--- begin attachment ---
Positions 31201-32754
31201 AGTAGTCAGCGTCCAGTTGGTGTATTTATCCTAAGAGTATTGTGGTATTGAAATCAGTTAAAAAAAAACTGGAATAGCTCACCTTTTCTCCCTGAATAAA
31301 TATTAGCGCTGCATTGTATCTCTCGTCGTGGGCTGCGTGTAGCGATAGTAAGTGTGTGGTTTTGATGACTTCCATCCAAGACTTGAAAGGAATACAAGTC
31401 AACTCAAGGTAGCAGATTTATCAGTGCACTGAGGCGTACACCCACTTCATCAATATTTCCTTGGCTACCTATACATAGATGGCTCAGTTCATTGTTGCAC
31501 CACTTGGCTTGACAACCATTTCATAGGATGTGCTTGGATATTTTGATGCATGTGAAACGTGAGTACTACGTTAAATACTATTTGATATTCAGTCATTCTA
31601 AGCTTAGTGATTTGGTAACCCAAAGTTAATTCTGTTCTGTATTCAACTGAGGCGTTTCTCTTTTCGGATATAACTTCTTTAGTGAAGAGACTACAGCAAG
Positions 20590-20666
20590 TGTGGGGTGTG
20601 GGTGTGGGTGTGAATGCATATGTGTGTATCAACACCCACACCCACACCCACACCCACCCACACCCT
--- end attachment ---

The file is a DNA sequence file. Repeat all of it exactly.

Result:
Positions 31201-32754
31201 AGTAGTCAGCGTCCAGTTGGTGTATTTATCCTAAGAGTATTGTGGTATTGAAATCAGTTAAAAAAAAACTGGAATAGCTCACCTTTTCTCCCTGAATAAA
31301 TATTAGCGCTGCATTGTATCTCTCGTCGTGGGCTGCGTGTAGCGATAGTAAGTGTGTGGTTTTGATGACTTCCATCCAAGACTTGAAAGGAATACAAGTC
31401 AACTCAAGGTAGCAGATTTATCAGTGCACTGAGGCGTACACCCACTTCATCAATATTTCCTTGGCTACCTATACATAGATGGCTCAGTTCATTGTTGCAC
31501 CACTTGGCTTGACAACCATTTCATAGGATGTGCTTGGATATTTTGATGCATGTGAAACGTGAGTACTACGTTAAATACTATTTGATATTCAGTCATTCTA
31601 AGCTTAGTGATTTGGTAACCCAAAGTTAATTCTGTTCTGTATTCAACTGAGGCGTTTCTCTTTTCGGATATAACTTCTTTAGTGAAGAGACTACAGCAAG
Positions 20590-20666
20590 TGTGGGGTGTG
20601 GGTGTGGGTGTGAATGCATATGTGTGTATCAACACCCACACCCACACCCACACCCACCCACACCCT